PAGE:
Daily Almanac for Sunday, May 15, 2022

On this date in 1930, Ellen Church became the first airline stewardess, at Boeing Air Transport. (photo via wikipedia commons)


Ellen Church (September 22, 1904 – August 22, 1965) was the first female flight attendant. A trained nurse and pilot, Church wanted to pilot commercial aircraft, but those jobs were not open to women. Still wanting to fly, Church successfully worked to convince Boeing Air Transport that using nurses as flight-stewardesses would increase safety and help convince passengers that flying was safe. Their first flight took off on May 15, 1930.


Church was born in Cresco, Iowa. After graduating from Cresco High School, Church studied nursing and worked in a San Francisco hospital. She was a pilot and a registered nurse. Steve Stimpson, the manager of the San Francisco office of Boeing Air Transport (BAT), would not hire her as a pilot, but did pass along her suggestion to put nurses on board airplanes to calm the public’s fear of flying. In 1930, BAT hired Church as head stewardess, and she recruited seven others for a three-month trial period.

The stewardesses, or “sky girls” as BAT called them, had to be registered nurses, “single, younger than 25 years old; weigh less than 115 pounds [52 kg]; and stand less than 5 feet, 4 inches tall [1.63 m]“. In addition to attending to the passengers, they were expected to, when necessary, help with hauling luggage, fueling and assisting pilots to push the aircraft into hangars. However, the salary was good: $125 a month.

Church became the first stewardess to fly (though not the first flight attendant, as German Heinrich Kubis had preceded her in 1912). On May 15, 1930, she embarked on a Boeing 80A for a 20-hour flight from Oakland/San Francisco to Chicago with 13 stops and 14 passengers. According to one source, the pilot was another aviation pioneer, Elrey Borge Jeppesen.

The innovation was a resounding success – the other airlines followed BAT’s example over the next few years – but an injury from an automobile accident ended her career after 18 months.

Cresco’s municipal airport was named Ellen Church Field (KCJJ) in her honor.


Question of the Day

I’m putting up an eight-foot cedar fence to shelter a brick patio area from the north winds. What can I grow on its shady side?We assume you’re looking for a climbing vine, as opposed to a ground cover or shrub, although you could certainly use all three. To climb the cedar poles, your best bet might be winter creeper (Euonymus fortunei radicans), which can extend up to 12 feet and is a hardy evergreen vine for Zone 5 (and even somewhat north of that). It shows a glossy, variegated leaf and thrives in partial or full shade and ordinary soil. It’s a member of the bittersweet family, but it displays a pale pink fruit and greenish white flowers. If you want something more fragrant, you might try a shade-loving clematis vine. Unlike the large-flowered clematis plants that love sun, ‘Sweet Autumn’ clematis is well adapted for shade and known for its autumn fragrance and small white flowers. It likes rich, well-drained soil. Prune it back for winter; you’ll want new growth in the spring. As for shrubs and ground covers, there’s no end to the shade-loving varieties.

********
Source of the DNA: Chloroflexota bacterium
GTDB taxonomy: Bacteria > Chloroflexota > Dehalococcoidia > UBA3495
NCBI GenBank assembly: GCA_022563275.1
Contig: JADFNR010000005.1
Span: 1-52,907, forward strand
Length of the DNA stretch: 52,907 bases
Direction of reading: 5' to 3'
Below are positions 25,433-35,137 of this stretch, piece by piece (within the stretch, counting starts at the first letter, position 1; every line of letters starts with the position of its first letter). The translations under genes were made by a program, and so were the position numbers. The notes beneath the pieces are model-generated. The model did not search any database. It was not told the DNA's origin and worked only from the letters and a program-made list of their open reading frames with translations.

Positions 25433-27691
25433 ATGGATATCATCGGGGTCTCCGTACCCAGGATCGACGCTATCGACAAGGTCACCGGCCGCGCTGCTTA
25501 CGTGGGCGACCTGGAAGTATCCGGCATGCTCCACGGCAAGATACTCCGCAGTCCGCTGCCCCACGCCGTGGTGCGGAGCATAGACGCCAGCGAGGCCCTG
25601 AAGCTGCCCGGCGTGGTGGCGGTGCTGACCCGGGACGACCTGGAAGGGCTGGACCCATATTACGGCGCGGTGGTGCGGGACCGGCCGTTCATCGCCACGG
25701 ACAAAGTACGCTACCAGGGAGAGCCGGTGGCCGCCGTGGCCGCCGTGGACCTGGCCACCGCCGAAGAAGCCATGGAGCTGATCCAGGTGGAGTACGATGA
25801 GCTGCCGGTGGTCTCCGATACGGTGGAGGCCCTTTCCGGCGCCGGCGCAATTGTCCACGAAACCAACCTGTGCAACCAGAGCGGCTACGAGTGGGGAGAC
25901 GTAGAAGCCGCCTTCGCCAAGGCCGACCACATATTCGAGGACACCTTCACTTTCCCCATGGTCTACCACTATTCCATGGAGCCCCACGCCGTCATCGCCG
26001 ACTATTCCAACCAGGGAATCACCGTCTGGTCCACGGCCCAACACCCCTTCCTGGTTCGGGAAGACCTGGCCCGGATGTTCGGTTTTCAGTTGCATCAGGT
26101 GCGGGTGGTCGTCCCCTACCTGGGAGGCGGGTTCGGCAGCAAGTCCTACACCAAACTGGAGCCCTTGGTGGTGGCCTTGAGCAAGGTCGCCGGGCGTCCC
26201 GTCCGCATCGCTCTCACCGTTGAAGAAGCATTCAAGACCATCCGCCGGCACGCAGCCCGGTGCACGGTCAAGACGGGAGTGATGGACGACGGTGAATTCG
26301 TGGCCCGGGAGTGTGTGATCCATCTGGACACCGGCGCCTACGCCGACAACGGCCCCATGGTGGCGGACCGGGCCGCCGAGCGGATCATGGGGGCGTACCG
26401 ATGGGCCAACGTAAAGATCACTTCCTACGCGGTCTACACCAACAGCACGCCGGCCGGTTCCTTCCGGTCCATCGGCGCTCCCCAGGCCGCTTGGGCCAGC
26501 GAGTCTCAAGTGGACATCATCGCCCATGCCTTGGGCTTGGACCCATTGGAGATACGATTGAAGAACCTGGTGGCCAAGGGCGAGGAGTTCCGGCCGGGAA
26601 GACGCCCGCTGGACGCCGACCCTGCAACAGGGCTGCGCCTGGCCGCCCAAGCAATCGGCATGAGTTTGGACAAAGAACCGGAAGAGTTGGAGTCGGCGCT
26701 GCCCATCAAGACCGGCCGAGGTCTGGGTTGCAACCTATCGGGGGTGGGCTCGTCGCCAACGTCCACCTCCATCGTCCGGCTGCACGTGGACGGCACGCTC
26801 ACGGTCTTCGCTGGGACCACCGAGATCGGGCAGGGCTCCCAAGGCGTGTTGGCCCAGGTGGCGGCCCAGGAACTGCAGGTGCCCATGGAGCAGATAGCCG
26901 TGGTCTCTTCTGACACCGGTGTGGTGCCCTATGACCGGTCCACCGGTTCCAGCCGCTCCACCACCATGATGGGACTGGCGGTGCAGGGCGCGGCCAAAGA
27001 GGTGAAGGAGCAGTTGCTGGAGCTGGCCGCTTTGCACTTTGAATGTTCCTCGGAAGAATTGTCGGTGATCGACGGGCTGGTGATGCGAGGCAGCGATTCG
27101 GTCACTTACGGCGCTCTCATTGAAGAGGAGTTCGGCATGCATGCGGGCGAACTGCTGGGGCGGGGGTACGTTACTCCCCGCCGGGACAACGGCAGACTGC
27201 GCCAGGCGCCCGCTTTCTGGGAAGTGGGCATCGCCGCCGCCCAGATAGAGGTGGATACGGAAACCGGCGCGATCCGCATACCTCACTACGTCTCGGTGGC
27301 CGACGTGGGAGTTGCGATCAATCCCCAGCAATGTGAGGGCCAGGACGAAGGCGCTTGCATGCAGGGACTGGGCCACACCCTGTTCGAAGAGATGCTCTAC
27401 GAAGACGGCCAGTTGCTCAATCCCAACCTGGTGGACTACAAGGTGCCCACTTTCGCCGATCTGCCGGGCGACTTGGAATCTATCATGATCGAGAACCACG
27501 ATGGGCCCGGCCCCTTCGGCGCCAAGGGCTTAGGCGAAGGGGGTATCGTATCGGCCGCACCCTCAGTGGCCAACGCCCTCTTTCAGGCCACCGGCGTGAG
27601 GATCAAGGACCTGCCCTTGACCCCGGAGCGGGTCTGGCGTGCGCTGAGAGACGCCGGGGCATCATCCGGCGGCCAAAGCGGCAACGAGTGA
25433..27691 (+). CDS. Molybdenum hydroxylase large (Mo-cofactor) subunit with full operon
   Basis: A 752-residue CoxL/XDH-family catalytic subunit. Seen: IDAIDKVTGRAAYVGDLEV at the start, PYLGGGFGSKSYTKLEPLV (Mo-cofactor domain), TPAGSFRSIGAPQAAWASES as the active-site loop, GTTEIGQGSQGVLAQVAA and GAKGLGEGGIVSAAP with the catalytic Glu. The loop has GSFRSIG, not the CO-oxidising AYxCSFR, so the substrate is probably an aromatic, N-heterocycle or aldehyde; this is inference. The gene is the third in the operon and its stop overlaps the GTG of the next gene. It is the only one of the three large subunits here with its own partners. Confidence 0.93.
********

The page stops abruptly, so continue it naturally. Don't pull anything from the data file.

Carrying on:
Advice of the Day

Better a good cow than a cow of good kind.

Home Hint of the Day

If a board is twisted, you might get some use out of it by cutting it into two or more lengths — or, better yet, avoid using it altogether.

Word of the Day

RainbowRainbows are formed opposite to the sun by the refraction and reflection of the sun’s rays in drops of falling rain. The raindrops are responsible for the colors of rainbows. They break the sunlight up into the full spectrum of colors, each drop acting as a sort of miniature prism. Each color emerges at a slightly different angle on each raindrop. When millions of raindrops gather, the spectrum shows up as distinct bands of color — each with a different length. Red is the longest and violet the shortest band. The arc is most pronounced when the Sun is close to the horizon.

Puzzle of the Day

Why did the cow cross the road?To get to the udder side.


  • L. Frank Baum (author) – 1856
  • Williamina Fleming (astronomer) – 1857
  • Pierre Curie (chemist) – 1859
  • Katherine Anne Porter (novelist) – 1890
  • Emmitt Smith (football player) – 1969
  • Rod Smith (football player) – 1970
  • Josh Beckett (baseball player) – 1980
  • Andy Murray (tennis player) – 1987


  • Emily Dickinson (poet) – 1886
  • June Carter Cash (singer) – 2003
  • Jerry Falwell – 2007
  • Barbara Stuart (actress) – 2011


  • English explorer Bartholomew Gosnold arrived at Shoal Hope in what is now Massachusetts. They caught so many cod there they renamed it Cape Cod– 1602
  • Johannes Kepler verified his Third Law of Planetary Motion– 1618
  • James Puckle was granted a patent for his Defence Gun, the world’s first rapid-fire gun– 1718
  • The Baily’s Beads solar eclipse phenomenon was first described– 1836
  • Rain and fish fell from the sky in Olneyville, Rhode Island. Most of the fish measured 2- to 4-inches long.– 1900
  • Ellen Church became the first airline stewardess, at Boeing Air Transport– 1930
  • First live TV pictures received from a U.S. spacecraft, (Faith 7)– 1963
  • Governor George Wallace of Alabama was shot– 1972
  • Boston Red Sox player Manny Ramirez hit his 400th home run– 2005
  • Four bear cubs playing on a backyard trampoline was caught on video in Avon, Connecticut– 2017


  • Thirty-six inches of snow, Haverhill, New Hampshire– 1834
  • Ninety-two degrees F at Portland, Oregon– 2006
  • 85 degrees F, Olympia and Seattle, Washington– 2007
  • 94 degrees F in Theilman, Minnesota– 2007

COURTESY www.almanac.com

Columbus Eagles News
2 weeks ago
Cincinnati Reds News
1 month ago
Colorado Rockies News
1 month ago
Daily Almanac for Monday, April 18, 2022